As children, we're taught the playground rhyme about sticks and stones, to help us deal with the ever-present threat of bullying. But anyone who's ever been on the receiving end of unkind words, knows that they can actually leave much deeper scars than a good kicking.
The recent furore caused by Richard Keys and Andy Gray's comments has opened up in interesting debate about the power of words. To be honest, no-one was particularly surprised that professional football is filled with boorish assholes, who think the only role a woman should play inside a stadium is frying off the hotdog sausages. But the reverberations currently being felt throughout the media world are more concerned with freedom of speech, and the invisible line that separates what's acceptable from what's not.
Those defending Keys and Gray argue that people say sexist, racist and homophobic things all the time, and that the two football pundits have been used as sacrificial lambs on the altar of political correctness. Jeremy Clarkson, the corduroy-clad presenter of Top Gear, has been particularly vocal about his fears of the 'thought police' threatening to clamp down on free speech.
Last month, at the National Television Awards, he spoke about about the risks of TV personalities being punished for thinking out loud. He claims that "We've arrived at a stage where you actually can be busted for heresy by thought, which is a terrifying place to live. While we try very hard on Top Gear not to be sexist, if a man wants to think that, that's fine. You should be allowed to think what you think."
The problem is, in aggressively pursuing their own freedom to think, he and his conservative cohorts are going out of their way to establish their right to be offensive. They even managed to trigger an international incident by making a series of racist claims about Mexican automotive workers, calling them "'lazy, feckless and flatulent".
But it's OK, because they're just saying what everyone else is thinking. So what's the harm? As Steve Coogan pointed out, they're not standing up for free speech and daring to vocalise what the majority is thinking. They're ignorant school-yard bullies who egg each other on to say something shocking and cruel.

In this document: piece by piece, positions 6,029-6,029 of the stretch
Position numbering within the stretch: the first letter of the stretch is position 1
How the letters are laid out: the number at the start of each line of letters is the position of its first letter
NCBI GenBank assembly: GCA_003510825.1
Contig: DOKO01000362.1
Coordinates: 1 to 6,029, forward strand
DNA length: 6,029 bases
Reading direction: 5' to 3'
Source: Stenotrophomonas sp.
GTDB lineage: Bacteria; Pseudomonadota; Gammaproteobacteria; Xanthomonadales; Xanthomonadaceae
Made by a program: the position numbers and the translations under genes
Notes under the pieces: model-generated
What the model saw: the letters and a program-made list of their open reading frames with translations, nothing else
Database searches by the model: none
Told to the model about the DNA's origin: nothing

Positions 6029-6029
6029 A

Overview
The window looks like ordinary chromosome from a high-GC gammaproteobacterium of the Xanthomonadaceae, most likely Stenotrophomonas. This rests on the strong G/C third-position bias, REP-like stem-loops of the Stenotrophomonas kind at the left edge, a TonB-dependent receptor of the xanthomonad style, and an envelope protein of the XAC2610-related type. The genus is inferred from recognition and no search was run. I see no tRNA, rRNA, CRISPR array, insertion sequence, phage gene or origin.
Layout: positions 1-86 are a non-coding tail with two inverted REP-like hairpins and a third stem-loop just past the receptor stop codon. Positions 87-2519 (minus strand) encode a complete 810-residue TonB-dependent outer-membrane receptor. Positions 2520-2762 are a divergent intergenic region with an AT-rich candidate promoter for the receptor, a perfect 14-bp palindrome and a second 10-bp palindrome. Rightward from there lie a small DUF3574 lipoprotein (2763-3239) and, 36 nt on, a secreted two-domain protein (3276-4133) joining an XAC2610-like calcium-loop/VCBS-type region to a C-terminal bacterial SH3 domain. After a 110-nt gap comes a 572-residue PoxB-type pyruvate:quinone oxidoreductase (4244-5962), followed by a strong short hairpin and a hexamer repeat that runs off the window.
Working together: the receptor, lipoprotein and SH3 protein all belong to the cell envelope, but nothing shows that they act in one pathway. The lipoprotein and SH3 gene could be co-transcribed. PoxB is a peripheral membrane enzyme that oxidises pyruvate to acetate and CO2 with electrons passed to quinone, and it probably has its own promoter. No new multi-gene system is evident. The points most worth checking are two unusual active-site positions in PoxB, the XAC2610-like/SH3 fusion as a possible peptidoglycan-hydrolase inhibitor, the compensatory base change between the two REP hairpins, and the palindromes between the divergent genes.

With comedians regularly coming under fire for their 'offensive' material, isn't it a little hypocritical for someone like Coogan to condemn others for making jokes at someone else's expense? Not necessarily, as he makes quite clear in his article for The Observer, good comedy is about taking a pop at pomposity, rather than picking on the weak.
Political correctness is often name-checked as a one-size-fits-all bogeyman; a terrifying liberal mindset designed to squash freedom of speech in order to spare the feelings of hyper-sensitive minorities. In fact, the version of political correctness often touted by bigots like Jeremy Clarkson, doesn't really exist. It's an invented construct used as a handy justification whenever we feel the need to say something indefensible - using "I'm refreshingly politically incorrect" as a badge of honour.
There's also a flipside to all this, as we saw on ITV's 'Dancing on Ice' last night. The show itself is the usual parade of desperate z-grade celebrities, striving for 15 minutes of pop-cultural relevance by dressing in sequined outfits and pair of ice-skates. But this year, there's one notable difference.
In amongst the celebrity offspring, soap opera stars and Vanilla Ice, there's Lance Corporal Johnson Gideon Beharry VC. Johnson was awarded the Victoria Cross following service in Iraq, where he sustained severe head injuries whilst saving members of his unit from two separate ambushes.
Whilst no-one can criticise Johnson's bravery, commitment or determination, the fact remains that he's not a dancer, a performer, or even a celebrity. And the less said about his skating, the better. Like Heather Mills, who gamely turned up every week last year, despite only having one leg, Johnson's performances may well serve to inspire other people with injuries or disabilities to think "I can do that". No argument here.
However, last night's show descended into a rather embarrassing catfight, as judge Jason Gardiner critiqued Johnson's mediocre performance. Head Coach Karen Barber leapt to the military man's defence, accusing Jason of being rude and offensive. According to Karen, Johnson has to try harder, due to the head injuries he sustained in battle, and struggles with the choreography; she felt he deserved higher marks than the judges were willing to give him.
Although she was quick to label Gardiner's comments as offensive, Karen perhaps missed the point about when it's appropriate to say something. Despite her empathetic tears and staunch advocacy of Beharry, she revealed that, in her mind at least, Johnson deserves a free pass because of his struggles. The moment concessions are made, or scores manipulated due to an overabundance of sympathy, equality skates shakily out the door.
The truth is sometimes hard to hear. We might not always like it, but we owe it to ourselves to listen. As long as the comments are based on understanding and equality, rather than condescension or ignorance, we have nothing to worry about. Then again, perhaps it's not so surprising that Karen lost her temper at Jason, after all, she is just a woman...